Our bodies were not made to sit for hours on end, 5 days a week. If you have a desk based job you might be spending more time in the chair, not moving, than you should be.
Getting up to take a walk, grab a drink or do some stretches can reduce the risk of repetitive strain injury (RSI) and cumulative low back loading and therefore back pain (1), eye strain (if you are using a computer) and is just plain and simply good for you! Some research (2) even shows that breaks can enhance your productivity by increasing focus.
A break from the desk is a win win situation!
The great news is you can and should move and there are plenty of free desk top apps that can help remind you to move during the day.
We have found our favourites and think you should take a look yourself.
Stretchyhttps://hovancik.net/stretchly - is great as it runs on every desktop platform. Every 10 minutes it encourages you to take a 20 second break. Every 30 minutes it tells you to step away from...
A research study from Sydney University has looked at the impact of weight training (or 'strength promoting exercise' as it is called in the study) on a group of 80,000 people. Data was taken from the Health Survey for England and the Scottish Health Survey from 1994–2008. The study compared Strength Promoting Exercise (it could be gym exercise, or body weight strength training) and its impact on mortality (all-cause, cancer, and cardiovascular disease mortality).
The results reveal some really encouraging positive relationships between weight training and health. The study found that in those who did weight training, there was a 23% reduced risk of premature death, and a 31% reduction in the number of cancer related deaths. Those numbers are impressive.
This study has inspired me to outline some of the facts we know about muscle strength, health, and exercise. Strength training is something we should all consider including in our weekly exercise mix- regardless of our age or...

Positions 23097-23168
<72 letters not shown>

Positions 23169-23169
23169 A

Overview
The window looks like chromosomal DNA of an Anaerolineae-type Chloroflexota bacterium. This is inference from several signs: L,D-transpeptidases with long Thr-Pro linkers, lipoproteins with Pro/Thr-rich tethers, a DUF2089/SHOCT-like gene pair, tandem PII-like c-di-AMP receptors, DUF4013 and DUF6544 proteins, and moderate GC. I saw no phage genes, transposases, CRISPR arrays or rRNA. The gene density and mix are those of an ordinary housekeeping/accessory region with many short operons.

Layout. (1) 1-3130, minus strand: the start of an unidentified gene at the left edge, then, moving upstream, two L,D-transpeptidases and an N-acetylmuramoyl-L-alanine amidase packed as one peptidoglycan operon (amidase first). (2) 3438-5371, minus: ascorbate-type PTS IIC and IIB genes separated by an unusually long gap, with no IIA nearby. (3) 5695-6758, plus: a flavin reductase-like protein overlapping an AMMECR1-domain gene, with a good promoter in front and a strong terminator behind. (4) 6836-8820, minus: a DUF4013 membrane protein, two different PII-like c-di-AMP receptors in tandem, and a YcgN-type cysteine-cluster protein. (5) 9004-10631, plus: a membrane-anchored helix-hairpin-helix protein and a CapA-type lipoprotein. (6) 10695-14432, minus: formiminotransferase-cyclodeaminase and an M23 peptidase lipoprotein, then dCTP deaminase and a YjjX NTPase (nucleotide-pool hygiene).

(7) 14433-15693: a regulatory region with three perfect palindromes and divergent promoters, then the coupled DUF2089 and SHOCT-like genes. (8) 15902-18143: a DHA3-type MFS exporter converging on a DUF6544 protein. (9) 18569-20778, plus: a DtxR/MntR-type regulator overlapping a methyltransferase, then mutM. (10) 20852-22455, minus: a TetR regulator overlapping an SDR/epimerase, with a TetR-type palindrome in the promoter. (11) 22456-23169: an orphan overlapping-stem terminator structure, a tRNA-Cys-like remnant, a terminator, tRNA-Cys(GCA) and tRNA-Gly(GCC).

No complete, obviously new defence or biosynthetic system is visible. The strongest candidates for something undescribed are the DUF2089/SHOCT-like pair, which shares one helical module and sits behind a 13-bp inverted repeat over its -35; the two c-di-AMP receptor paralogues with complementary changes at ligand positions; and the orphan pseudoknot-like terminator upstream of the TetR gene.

This week in the clinic I saw a fit 40-something lady who had an onset of low back, hip and leg pain after simply walking. Well, she did walk for 6km on the beach for 4 days in a row whilst on holidays.
Why did simle walking cause an injury? She exercises 3 times a week including Pilates, weights, treadmill, and more. Why should something as seemingly easy as walking cause her injury, when she can train all year with no problems??
Walking is exercise, like any other exercise. It has its own demands, and our bodies need to be ready and prepared for walking at pace for exercise.
There are several factors that make walking as an exercise that requires some preparation.
Firstly, walking is very repetitive. To walk 6km, you might take close to 8,000 steps! Thats a lot of steps doing basically the same motion. This type of repetition is prime territory for overuse injury.
You always have one foot on the ground when you walk, which means your...
Movement and exercise can prolong life! There have been a number of interesting blogs and research summaries that continue to support our advice to our clients, no matter their age or level of fitness. Move!
Movement is like medicine! Motion encourages blood flow, so helps to reduce load on the heart (cardiovascular system), it helps circulation thorugh the muscles of the lower body which are very sedentary in a desk based job. Movement also encourages you to take deep breaths, and helps to wake up your mind to improve concentration and performance at work.
Have a look at these interesting articles.
In one analysis study from the National Cancer Institute, Harvard University, information from 66,000 adults was pooled and compared over a 14 year period. They found those who did no exercise had the greatest risk of death in the given period. But those who exercised just a little, lowered their risk of death by 20%. Those who exercised at the recommended 150 minutes per week...